Maybe twenty seconds passed before Greg was spit out into the empty space before a planet the color of half-digested junk-rat kebabs. Hoping the color indicated a mostly desert-like surface, Greg set the scanners to work looking for life-forms while he pinged Keel’s ship. The ship was straight ahead. He gunned it. At normal speed, it would take a few minutes to make it to atmosphere. He checked the scanner. The entire planet was covered in red. There were no areas without a signature. He flicked the screen, but the readout remained the same.

“Damn thing must be picking up plant life again,” he said, and was convinced when he was a few thousand feet above the surface. He could see dark and light brown areas that consisted of large plants. Tall and broad with leaves that hid the surface from above. He circled, pinging Keel’s signal, until he found his brothers ship. The tip of the nose was all he could see in the bright light of the nearby star. The rest was covered in some kind of vine, like arms pulling it into the planet itself.

Greg hovered. He tried to signal his brother but didn’t receive a reply. He began his descent, increasing his engines output so it would incinerate the plant-life and make a clearing for landing. His brother had taken the job only a few days ago. The state of his ship suggested that whatever these plants were, they grew fast and could prevent them from taking off in a hurry if needed.

His landing gear transferred the weight of the ship to the planet’s surface. Ash drifted up into his view and slowly fell. He checked his readout. The display showed a compatible atmosphere, but he pulled on an exosuit anyway. Something wasn’t right.

He hopped out of the airlock. The ground underneath was soft. He made his way toward Keel’s ship. The vines were thick and taught. His suspicion was right. The spacecraft was effectively tethered to the surface. He found the airlock. The door was open and covered with moss. Smaller vines had entered the ship, covering the airlock walls. Greg climbed in. Almost every surface was covered by the aggressive plant-life. He made his way toward the cockpit but came to a halt when he entered the cabin. The layout was the same as his ship. A couch took up most of the cabin and a display board covered the wall opposite.

The difference was that this cabin was layered in the brown vines. They covered everything. The floors, the walls, the display, the couch. They outlined a body sitting on the couch. Greg carefully stepped toward it and pried the layers off until he confirmed what he already knew. A wave washed over him and tears welled in his eyes. He braced himself against the vine-covered wall then lowered himself onto the extra-padded couch. He felt himself begin to cry and he almost let the tears fall, but he remained steadfast. He was in danger.

He stared at what had been his brother. Keel was smart. He would have left something behind knowing his older brother would come for him. Greg looked around the cabin but couldn’t see anything but vines.

“Play last transmission,” he called. Beneath the vines, the ship buzzed and a voice began talking through muffled speakers.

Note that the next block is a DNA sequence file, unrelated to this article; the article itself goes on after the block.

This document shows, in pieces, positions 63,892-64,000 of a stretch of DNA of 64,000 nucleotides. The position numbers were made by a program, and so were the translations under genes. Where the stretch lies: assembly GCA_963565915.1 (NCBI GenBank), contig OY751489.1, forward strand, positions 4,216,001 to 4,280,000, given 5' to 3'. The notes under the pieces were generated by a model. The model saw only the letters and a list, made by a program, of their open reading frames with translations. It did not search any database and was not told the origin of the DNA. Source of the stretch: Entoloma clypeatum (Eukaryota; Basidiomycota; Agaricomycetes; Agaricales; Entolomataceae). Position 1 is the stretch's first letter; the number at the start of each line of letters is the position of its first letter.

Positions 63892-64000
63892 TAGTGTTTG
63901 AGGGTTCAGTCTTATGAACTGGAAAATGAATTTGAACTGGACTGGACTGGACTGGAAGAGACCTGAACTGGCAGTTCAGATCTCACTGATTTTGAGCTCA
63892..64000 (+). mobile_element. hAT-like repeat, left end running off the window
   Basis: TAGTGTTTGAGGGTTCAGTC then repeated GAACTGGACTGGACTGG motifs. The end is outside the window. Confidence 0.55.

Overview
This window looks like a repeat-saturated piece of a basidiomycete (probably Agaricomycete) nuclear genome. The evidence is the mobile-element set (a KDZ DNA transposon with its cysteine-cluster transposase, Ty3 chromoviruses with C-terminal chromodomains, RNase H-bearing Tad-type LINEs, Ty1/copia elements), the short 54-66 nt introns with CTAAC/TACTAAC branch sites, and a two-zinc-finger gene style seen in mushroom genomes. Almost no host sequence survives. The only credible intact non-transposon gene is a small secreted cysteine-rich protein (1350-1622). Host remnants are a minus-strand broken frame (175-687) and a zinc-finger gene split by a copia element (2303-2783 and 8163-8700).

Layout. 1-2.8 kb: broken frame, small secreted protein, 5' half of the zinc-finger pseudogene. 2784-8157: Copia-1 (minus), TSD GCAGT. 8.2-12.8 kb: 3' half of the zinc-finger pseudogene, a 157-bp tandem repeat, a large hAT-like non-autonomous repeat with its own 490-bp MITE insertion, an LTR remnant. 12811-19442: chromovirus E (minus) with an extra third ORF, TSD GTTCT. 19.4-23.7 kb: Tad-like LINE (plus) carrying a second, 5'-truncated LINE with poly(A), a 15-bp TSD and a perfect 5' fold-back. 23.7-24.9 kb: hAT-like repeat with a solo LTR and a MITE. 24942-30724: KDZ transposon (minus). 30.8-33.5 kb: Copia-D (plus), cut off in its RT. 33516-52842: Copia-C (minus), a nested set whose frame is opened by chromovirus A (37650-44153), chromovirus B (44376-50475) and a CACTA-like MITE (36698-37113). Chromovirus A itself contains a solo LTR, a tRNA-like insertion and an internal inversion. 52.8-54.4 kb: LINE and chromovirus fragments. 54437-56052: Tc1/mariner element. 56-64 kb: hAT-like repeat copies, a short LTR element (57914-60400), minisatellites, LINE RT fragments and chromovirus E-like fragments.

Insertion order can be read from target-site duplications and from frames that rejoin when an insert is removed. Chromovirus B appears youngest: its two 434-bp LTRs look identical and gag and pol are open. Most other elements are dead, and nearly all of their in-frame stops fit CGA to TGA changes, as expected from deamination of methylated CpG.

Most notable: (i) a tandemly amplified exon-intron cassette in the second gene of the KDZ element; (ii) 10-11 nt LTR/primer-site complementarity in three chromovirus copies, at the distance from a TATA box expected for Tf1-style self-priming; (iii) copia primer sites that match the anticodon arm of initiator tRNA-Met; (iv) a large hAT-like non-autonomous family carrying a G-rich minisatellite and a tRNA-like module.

“…sorry. I should have waited. Do not come for me. I repeat…”

The transmission cut out. It was the same one Greg had received roughly sixty hours earlier, but he could understand what little had played. A thought sparked through Greg’s mind. Keel must have known his warning would fall on deaf ears.

“Play last recording,” Greg called. The muffled speakers once again broke the silence, but this time it came from the display board. Greg began pulling vines away until he could see the screen. Keel’s face was there, looking sickly, as he spoke.

“…brother. I mean it. I always appreciated you even if I never said so, but it seems this time you won’t be able to save me. Even if you showed up this second. It’s too late. This planet. These vines. They cover everything and grow too fast. I know you will find this. If you are watching, leave now. I can only hope there is still daylight for you. Once night comes, these things will cover your ship like they did mine, and they won’t let go. They are tougher than you can imagine…”

Greg looked through the cockpit window to see the sunlight fading. He quickly tapped the display, sending the recording to his own ships computer. He paused to look at his brother’s remains one more time before exiting the ship and running toward his own. He reached the airlock door before noticing small vines reaching out like little fingers from the ash at his feet. He climbed inside and signaled an emergency extraction. His ship kicked to life, automatically ascending until it would exit the atmosphere and settle into an orbit around the planet. Greg sat huddled in the airlock, inside his exosuit, while his ship flew him to safety.

He stripped out of his exosuit and climbed out of the airlock and into the ships prep room. He headed straight for the cabin and played his brother’s recording.

“…I know the soldiers landed here. Their ship is on a few hundred meters from here. I found them. What was left of them anyway. The girl wasn’t with them. The magistrate must have assumed they took her. If she were here, then she’s dead. None of that really matters now. I’ll be dead by nightfall. It seemed like such an easy job. You always said those were too good to be true. And here I am to prove you right once again. One last time.

Greg, you were always there for me. Maybe I took that for granted a few too many times. I just want you to know that I always wished I could return the favor. I tried, but I always seemed to screw it up. I’m sorry. I love you brother.”

The recording stopped. Keel stayed frozen on the display. There was a sad smile on his face. Greg sat there. Once again, he felt the wave come over him. This time he let himself succumb to it, and for the first time that he could remember, he cried. He fell into the couch in his small ship, hovering over his little brother’s grave, and began sobbing. Tears wracked his body. Through those tears he made his decision. He would build a funeral pyre. He would burn an entire planet. He didn’t know how, but he knew it was possible. He would find the means. The incineration at a global scale. He couldn’t wait to see it.